Christopher Burnham has commented on the article published by Bloomberg on 12 October.
Christopher Burnham, Chairman of En+, the world’s leading producer of low carbon aluminium and independent hydropower has commented on the article published by Bloomberg on 12 October.
The En+ Group is a global company with more than 90,000 employees and 60 assets in 12 countries including operations in Jamaica, Ghana, Guyana, Ireland, Italy, Germany, Sweden, Ukraine, and Russia. The Group provides aluminium and aluminium alloy for can companies, major automotive companies, as well as aerospace and construction companies in more than 50 countries worldwide.
On the basis of the news from Bloomberg the London Metal Exchange (LME) price for aluminium immediately jumped $165.00 and closed $69.00 higher based on speculation.
“The article is simply wrong. We remain in full compliance with OFAC’s requirements including the Terms of Removal agreed in 2018 and we are committed to fulfilling our contracts in the USA and worldwide. When the US sanctioned RUSAL aluminum in that year, the LME price jumped 29% and there was a scramble to find alternative material by US manufacturers.”
“Irresponsible market speculation of this sort only benefits our competitors who have publicly advocated for restricting our market access, but hurts the American consumer and the US economy - risking more than 164,000 direct and 470,000 indirect jobs in potentially affected downstream industries, including aerospace, automotive, truck trailer, packaging and healthcare goods, building and construction, and solar & wind power generation.
“It hurts customers too, potentially adding thousands of dollars to the prices of cars and trucks. We know wire and cable producers are already suffering by paying an inflated price for Russian origin wire rods with 45% duty. Wire and cable producers are vital contributors of decarbonization in the USA, supplying their products to solar and wind projects along with standard overhand-conductors”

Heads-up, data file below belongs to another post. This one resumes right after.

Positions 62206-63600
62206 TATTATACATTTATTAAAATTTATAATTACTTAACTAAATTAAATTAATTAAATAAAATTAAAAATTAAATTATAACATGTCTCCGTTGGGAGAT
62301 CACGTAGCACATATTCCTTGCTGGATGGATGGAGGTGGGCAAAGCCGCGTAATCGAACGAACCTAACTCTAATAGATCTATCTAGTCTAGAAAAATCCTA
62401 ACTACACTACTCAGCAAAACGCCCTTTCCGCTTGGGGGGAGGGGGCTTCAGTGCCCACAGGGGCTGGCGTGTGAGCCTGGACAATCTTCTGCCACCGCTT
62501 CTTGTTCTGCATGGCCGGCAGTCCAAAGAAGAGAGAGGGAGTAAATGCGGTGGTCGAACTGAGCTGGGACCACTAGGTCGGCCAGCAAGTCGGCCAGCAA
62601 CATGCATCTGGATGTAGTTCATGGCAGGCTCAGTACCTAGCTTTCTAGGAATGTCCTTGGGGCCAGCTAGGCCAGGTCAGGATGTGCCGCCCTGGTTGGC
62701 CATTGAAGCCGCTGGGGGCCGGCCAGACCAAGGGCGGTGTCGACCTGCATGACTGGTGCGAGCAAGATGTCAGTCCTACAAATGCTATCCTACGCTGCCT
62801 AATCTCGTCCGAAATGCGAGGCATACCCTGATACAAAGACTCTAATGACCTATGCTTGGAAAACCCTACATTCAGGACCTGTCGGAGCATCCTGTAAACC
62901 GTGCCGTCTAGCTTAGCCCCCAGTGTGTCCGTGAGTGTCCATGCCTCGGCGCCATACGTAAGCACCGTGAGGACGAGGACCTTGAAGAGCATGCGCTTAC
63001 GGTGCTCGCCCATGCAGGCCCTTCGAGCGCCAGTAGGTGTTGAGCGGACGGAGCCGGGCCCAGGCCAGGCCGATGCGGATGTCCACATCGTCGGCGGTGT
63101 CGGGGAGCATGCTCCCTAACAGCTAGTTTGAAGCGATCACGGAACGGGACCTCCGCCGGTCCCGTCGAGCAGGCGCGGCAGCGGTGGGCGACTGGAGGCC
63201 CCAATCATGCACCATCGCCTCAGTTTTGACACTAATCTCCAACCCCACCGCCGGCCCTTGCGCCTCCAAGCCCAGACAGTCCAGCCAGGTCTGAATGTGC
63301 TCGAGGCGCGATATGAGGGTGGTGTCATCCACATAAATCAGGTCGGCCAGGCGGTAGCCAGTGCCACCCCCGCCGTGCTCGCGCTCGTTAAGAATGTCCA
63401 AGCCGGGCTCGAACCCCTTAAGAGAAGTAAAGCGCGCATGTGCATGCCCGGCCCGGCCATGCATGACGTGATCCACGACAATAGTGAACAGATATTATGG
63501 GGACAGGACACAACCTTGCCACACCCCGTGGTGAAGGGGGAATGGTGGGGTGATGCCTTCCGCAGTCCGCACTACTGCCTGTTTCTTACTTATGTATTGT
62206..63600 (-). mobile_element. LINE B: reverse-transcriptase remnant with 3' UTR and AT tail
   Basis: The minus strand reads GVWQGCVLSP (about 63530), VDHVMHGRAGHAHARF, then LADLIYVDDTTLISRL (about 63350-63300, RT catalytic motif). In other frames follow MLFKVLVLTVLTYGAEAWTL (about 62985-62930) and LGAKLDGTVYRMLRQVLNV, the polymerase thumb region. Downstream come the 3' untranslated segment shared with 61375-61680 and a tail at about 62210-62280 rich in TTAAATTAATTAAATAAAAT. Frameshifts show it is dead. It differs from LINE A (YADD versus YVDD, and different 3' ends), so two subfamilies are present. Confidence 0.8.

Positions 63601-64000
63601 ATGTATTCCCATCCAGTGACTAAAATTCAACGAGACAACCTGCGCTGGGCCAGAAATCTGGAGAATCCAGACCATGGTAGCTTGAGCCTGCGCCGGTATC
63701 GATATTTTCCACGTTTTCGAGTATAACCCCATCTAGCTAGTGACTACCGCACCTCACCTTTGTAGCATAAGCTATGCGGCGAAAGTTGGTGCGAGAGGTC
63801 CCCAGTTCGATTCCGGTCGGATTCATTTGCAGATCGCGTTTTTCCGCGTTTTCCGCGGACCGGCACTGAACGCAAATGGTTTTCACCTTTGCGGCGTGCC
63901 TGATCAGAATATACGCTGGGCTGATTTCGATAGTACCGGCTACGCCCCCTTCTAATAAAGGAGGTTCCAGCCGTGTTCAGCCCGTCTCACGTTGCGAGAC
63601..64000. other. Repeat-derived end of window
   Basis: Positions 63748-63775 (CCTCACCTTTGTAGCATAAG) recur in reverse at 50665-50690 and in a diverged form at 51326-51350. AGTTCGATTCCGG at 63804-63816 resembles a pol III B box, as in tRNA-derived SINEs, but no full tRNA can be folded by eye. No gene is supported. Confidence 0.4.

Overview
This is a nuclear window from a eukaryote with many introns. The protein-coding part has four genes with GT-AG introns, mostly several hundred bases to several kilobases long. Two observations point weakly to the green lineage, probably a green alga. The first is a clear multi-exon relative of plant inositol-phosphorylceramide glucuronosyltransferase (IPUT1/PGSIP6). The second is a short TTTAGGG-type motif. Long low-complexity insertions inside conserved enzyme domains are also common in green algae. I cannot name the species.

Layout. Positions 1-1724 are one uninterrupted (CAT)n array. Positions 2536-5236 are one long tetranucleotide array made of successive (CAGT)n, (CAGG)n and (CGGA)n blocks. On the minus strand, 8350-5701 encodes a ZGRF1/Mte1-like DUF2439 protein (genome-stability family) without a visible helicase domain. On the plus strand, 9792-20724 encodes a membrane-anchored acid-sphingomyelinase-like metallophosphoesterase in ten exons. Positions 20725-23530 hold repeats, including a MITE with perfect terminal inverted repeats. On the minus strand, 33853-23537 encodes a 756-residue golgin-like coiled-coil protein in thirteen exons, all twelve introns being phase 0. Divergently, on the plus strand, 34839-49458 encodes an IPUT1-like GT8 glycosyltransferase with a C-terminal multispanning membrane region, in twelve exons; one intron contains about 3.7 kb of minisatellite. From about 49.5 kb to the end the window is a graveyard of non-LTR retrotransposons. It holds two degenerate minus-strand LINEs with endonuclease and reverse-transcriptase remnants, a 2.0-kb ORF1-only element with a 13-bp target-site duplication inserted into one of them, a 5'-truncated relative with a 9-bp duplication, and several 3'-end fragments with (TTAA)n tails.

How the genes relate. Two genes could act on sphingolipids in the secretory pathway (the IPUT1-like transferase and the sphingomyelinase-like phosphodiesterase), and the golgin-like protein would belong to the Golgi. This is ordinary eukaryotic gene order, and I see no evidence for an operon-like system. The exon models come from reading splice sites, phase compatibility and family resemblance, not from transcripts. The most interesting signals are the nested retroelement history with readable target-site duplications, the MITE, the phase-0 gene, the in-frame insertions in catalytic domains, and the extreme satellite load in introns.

RUSAL has served the US aluminium industry for 18 years as a steady contributor to the US economy, providing products that are not otherwise available to domestic consumers. "The Company has in the past raised its concern over growing escalation in Ukraine and supports the restoration/establishment of peace in the region."
1. Domestic production provides only 20% of the total aluminium consumption. The rest of its aluminium is imported from other countries. Canada is the main supplier of aluminium to the US. Its share is more than 60% of all imports. US manufacturers depend on imported metal as the aluminium manufacturing base in the US is over 4 million tons short of what can be supplied from the US. Approximately 40% of the shortage needs to be be covered by off-shore metal suppliers
2. Any ban or sanction will spike pricing and lead to higher inflation in the US. The aluminium downstream and processing companies are in danger of losing their competitiveness against imported goods due to high costs of raw materials.
3. In the absence of green, low carbon aluminium from RUSAL the US consumers will also have to depend on more expensive and much more carbon intensive aluminium.
4. Aluminium is one of the important metals for the US economy. Annually, the country consumes more than 5.3 Mt of primary aluminium and ~4.6 Mt of secondary aluminium. At the same time, the annual increase in the consumption of primary aluminium in the United States is about 3%.
5. The United States accounts for 12% of global car production in 2021 - so the main aluminium consumption sector is the automotive industry (36.2%). The second largest sector of aluminium consumption in the US is packaging (25.6%).